Found in  markets at varying rates according to quality,  brands such as Javanese and Malaysian;  in addition to the original and traditional kind, distinctive by its scent and color. Best kinds are that smoking color goes to blue,  as well amber in evaporation,  which is extracted from whales blubber,  in addition to the musk being exclusively extracted from a certain type of deer. Aquilaria malaccensis is the scientific name of a species of plant, found in Bangladesh, India, Indonesia, Malaysia; and is the major source of agar wood, a resinous heartwood, used for perfume and incense, namely “Oud” in Arabic.

Different kinds of incense are used for various purposes inherited by Arab society generation after generation,  the Musk and Oud perfume to be put between clothes to give fragrant smell lasting for days.  It is also used in churches for worship rituals to bring  awe and reverence in the prayers’ hearts.  In Mosques famous kinds are used to fragrant  the place like Sandalwood incense and angelic incense.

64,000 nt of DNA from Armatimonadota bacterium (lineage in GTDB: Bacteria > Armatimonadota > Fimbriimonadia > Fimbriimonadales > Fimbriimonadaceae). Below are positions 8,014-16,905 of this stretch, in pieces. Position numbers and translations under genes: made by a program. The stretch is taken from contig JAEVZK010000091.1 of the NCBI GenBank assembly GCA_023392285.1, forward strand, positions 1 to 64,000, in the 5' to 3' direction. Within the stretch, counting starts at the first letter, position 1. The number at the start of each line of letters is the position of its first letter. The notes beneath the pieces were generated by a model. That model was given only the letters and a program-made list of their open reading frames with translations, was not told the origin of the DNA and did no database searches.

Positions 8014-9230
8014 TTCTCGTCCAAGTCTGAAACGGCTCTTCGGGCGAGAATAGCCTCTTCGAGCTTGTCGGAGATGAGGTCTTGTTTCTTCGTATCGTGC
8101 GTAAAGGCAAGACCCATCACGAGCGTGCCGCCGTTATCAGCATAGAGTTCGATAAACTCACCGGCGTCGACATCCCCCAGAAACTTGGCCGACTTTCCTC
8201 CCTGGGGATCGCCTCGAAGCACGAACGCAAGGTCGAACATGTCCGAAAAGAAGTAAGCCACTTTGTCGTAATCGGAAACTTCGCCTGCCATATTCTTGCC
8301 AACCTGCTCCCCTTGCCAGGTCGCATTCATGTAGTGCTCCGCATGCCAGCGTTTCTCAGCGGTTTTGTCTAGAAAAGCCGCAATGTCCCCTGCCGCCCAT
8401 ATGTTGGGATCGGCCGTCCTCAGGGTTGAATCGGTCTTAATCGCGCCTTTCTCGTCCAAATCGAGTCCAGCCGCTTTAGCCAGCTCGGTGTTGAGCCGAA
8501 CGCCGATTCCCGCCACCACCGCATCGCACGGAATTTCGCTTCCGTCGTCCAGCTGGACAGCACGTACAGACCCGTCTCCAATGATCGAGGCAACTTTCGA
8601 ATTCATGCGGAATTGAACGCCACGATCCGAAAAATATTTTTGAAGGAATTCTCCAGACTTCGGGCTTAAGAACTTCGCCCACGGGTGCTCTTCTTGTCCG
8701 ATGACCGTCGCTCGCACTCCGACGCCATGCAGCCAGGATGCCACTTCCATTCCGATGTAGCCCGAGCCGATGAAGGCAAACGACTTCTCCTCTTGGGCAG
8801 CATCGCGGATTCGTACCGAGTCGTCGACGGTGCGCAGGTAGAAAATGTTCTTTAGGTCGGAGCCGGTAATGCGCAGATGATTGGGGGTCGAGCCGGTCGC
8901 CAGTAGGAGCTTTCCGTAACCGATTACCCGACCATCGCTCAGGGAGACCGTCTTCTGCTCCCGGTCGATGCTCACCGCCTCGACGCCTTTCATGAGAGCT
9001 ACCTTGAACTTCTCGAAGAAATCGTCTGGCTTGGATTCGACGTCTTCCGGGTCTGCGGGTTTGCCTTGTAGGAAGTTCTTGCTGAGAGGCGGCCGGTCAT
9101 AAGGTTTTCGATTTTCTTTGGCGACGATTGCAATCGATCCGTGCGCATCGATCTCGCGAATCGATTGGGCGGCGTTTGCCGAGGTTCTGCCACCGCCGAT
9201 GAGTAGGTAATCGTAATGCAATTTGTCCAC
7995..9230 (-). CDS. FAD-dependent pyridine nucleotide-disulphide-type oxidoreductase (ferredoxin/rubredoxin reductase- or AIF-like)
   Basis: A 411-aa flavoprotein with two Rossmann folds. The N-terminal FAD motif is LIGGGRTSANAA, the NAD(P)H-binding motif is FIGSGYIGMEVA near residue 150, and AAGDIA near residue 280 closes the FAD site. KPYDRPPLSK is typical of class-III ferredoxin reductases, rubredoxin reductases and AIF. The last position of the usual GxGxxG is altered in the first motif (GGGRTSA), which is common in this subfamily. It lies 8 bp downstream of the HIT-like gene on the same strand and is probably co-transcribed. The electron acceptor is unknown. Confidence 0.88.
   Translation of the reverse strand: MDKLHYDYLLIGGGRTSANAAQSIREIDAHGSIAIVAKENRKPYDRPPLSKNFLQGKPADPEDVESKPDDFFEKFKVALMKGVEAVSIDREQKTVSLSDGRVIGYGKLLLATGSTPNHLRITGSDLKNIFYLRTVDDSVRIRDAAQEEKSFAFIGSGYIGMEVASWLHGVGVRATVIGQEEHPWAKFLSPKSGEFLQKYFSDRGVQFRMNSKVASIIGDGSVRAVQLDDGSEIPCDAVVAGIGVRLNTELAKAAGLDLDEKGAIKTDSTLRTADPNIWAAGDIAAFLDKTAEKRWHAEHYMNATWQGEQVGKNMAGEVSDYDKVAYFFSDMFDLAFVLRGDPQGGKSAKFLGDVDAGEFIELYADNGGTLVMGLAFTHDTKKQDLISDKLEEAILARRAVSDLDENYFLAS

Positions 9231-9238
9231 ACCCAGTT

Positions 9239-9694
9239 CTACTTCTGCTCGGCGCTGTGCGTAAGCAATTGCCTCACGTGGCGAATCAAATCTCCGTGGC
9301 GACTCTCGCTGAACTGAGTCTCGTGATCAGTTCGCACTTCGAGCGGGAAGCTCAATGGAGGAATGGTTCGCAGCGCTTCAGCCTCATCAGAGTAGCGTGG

As for medicinal uses, incenses are used by Indian doctors, for operating rooms sterilization; also recommended for cuts, sores, and tooth decay. In addition to their inhaling benefits  to heart health and blood circulation. Besides, from wooden skewers is extracted a substance make antibiotics component.  It is also common to use incenses in patient's room to change the room's atmosphere,  without forgetting its usage in mummification. However burning any wood produces smokes, harmful to human health that why incense is recommended to be moderately used.